“But whoever has doubts is condemned if he eats, because the eating is not from faith. For whatever does not proceed from faith is sin.”
The blessing that Paul pronounces on those who understand their freedom in Christ (Rom. 14:22) is not the last word that he has on the subject of Christian liberty. He has one more thing to say to the weaker brother, and it is important for clearing up any potential misunderstanding that the immature believer might have. Having heard that those who are free of misplaced scruples are blessed indeed, the immature believer might immediately discount all of his scruples even though he remains personally convinced that certain things are unclean for him. He might then engage in something he is actually free in Christ to do and yet all the while doubt his actions. That would be a serious error indeed, for in so doing the immature believer would actually be sinning, as the Apostle tells us in today’s passage.
Paul’s statement that “whatever does not proceed from faith is sin” (v. 23) constitutes a principle that clarifies his earlier assertion that an action or item that is not unclean in itself “is unclean for anyone who thinks it unclean” (v. 14) It also provides us with guidance when we are unsure whether a particular action is a sin. Paul is saying that the attitude of the heart can make an action that is not objectively evil into a sin for those who are convinced that it is wrong. We are to be motivated by faith, which in the context of Romans 14 refers primarily to a desire to please God in all things. Yet as we have seen, it is possible to be misinformed about what pleasing the Lord looks like in particular situations. That is not a good thing. Much worse, however, is to do what we perceive to be a sin even if the act itself is morally indifferent. That which is not inherently wrong can become an occasion for sin, but not because the act or thing itself becomes evil. Instead, it is wrong because in doing it, we show that we do not care about pleasing God. We have acted against what we thought God approved of even though our initial conviction about the lawfulness of an act was mistaken. We have shown contempt for the law of the Lord even though we have misunderstood it.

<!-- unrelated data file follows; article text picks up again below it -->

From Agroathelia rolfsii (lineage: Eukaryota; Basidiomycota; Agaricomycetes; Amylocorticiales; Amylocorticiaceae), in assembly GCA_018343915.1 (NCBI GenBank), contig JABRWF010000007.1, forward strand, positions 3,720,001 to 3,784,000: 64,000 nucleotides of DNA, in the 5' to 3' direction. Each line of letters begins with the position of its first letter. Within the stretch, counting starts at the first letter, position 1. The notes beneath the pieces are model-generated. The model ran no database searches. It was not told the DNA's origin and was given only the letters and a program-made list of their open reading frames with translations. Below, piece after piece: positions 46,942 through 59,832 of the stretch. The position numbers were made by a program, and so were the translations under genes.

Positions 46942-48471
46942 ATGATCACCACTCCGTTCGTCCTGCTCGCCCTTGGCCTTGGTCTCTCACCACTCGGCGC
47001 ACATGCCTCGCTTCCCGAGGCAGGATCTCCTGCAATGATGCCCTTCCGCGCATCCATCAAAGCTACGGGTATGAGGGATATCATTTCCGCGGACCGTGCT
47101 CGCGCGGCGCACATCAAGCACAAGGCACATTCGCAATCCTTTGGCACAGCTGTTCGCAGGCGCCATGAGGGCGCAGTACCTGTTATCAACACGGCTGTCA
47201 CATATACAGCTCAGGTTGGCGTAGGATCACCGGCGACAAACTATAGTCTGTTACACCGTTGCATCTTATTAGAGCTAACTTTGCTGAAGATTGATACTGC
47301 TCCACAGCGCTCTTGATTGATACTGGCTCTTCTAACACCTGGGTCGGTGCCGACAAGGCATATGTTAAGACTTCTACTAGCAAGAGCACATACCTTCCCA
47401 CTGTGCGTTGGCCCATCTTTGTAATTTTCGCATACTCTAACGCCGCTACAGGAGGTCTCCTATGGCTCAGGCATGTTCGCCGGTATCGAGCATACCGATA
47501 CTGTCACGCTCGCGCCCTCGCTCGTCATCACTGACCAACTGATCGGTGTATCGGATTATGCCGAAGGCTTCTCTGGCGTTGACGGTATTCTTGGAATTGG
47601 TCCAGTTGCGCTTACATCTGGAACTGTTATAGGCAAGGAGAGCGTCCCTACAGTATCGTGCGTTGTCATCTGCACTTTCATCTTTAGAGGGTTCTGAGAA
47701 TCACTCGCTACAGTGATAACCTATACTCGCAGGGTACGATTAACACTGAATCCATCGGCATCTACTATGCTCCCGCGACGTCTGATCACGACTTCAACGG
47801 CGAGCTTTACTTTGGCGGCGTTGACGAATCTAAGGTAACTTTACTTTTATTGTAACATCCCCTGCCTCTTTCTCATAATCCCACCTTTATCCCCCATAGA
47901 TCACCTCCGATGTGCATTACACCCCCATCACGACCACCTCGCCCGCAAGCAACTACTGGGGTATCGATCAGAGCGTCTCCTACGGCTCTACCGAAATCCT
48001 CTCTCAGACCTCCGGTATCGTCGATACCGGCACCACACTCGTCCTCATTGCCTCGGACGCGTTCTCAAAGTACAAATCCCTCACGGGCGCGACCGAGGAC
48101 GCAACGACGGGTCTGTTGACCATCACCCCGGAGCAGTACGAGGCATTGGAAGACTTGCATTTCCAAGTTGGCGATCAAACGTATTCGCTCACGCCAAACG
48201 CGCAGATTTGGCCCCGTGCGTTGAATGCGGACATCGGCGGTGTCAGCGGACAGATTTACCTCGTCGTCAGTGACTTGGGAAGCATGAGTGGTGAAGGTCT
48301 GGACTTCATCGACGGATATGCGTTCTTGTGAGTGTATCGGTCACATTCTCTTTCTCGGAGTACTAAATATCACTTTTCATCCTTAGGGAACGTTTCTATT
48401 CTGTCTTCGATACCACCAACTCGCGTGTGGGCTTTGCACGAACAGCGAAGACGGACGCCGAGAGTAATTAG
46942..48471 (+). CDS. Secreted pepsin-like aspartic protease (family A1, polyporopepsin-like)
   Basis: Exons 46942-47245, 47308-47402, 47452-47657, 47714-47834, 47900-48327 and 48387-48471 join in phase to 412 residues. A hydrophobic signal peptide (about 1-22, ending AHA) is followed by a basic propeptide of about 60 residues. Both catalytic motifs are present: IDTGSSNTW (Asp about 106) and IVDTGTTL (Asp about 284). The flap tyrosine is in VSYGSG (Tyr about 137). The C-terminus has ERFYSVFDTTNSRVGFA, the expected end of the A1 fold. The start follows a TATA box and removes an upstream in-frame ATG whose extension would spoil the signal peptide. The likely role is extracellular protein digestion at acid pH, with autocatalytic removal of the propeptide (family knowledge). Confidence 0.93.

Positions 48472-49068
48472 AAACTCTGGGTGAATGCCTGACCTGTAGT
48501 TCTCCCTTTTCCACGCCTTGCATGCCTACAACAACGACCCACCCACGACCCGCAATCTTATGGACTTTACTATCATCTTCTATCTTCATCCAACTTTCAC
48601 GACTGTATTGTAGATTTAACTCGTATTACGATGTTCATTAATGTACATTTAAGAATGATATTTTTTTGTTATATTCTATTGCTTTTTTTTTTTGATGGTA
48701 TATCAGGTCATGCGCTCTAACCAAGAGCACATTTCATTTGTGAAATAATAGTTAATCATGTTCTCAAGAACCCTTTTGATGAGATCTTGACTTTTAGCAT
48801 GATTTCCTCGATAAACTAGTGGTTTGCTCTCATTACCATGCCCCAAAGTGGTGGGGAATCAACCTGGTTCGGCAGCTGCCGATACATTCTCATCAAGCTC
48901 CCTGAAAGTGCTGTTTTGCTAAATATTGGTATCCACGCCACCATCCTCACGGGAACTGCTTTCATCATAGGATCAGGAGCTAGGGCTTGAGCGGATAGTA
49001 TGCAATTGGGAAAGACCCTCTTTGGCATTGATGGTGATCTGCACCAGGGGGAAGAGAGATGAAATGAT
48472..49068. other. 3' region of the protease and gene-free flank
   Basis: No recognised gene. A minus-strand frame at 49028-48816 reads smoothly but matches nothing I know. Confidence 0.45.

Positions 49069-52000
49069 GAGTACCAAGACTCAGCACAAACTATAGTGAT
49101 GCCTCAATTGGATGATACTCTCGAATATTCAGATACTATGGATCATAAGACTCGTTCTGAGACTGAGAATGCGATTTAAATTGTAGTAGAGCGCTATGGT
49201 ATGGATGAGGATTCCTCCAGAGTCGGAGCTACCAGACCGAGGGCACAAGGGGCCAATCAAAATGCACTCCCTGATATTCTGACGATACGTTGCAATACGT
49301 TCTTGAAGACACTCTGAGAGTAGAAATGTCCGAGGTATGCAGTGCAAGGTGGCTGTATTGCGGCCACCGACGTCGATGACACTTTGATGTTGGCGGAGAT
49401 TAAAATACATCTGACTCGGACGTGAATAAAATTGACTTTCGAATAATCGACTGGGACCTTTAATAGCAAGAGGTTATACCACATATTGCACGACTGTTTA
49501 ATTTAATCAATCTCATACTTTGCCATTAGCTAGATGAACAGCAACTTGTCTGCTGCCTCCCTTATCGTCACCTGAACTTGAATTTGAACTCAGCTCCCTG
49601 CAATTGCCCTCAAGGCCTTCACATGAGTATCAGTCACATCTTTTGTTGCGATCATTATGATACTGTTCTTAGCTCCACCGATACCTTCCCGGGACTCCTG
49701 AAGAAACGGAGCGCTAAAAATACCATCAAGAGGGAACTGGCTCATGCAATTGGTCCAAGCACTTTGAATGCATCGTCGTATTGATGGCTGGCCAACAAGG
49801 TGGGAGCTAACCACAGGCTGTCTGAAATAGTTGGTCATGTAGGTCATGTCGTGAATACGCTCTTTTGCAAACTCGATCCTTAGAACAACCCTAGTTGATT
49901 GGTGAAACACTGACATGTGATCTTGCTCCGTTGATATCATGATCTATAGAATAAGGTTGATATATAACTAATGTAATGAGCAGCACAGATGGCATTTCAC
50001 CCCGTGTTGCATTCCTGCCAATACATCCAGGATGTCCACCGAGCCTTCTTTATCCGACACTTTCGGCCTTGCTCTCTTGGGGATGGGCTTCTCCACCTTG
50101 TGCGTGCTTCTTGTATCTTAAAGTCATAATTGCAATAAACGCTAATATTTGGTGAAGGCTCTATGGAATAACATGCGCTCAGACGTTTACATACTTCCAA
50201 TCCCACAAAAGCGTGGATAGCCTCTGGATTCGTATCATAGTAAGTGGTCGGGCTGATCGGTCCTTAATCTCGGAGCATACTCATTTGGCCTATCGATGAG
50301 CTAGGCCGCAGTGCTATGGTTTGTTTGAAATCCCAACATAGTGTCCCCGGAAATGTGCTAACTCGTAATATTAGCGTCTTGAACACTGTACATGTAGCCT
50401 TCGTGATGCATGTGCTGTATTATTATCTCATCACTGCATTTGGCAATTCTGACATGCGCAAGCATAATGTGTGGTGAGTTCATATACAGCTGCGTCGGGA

We may not impose on others our scruples about issues where the Lord is silent. At the same time, however, we should not do something or partake of something that we believe is unclean for us personally. Dr. R.C. Sproul writes in his commentary Romans: “If we believe something is a sin, even if it is not, yet we participate in it, then we have committed a sin because we have done something we believe to be wrong, whether or not it actually is wrong. The sin is not [inherent to the act] . . . the sin is doing something that we think is evil.”
Coram DeoLiving before the face of God
John Calvin comments, “Every work, however splendid and excellent in appearance, is counted as sin, except it be founded on a right conscience; for God regards not the outward display, but the inward obedience of the heart.” If we are unsure whether a particular act is lawful for us personally, we must not do it. Otherwise, we act not in faith and show no concern about obeying our Creator. To put it simply, we are sinning.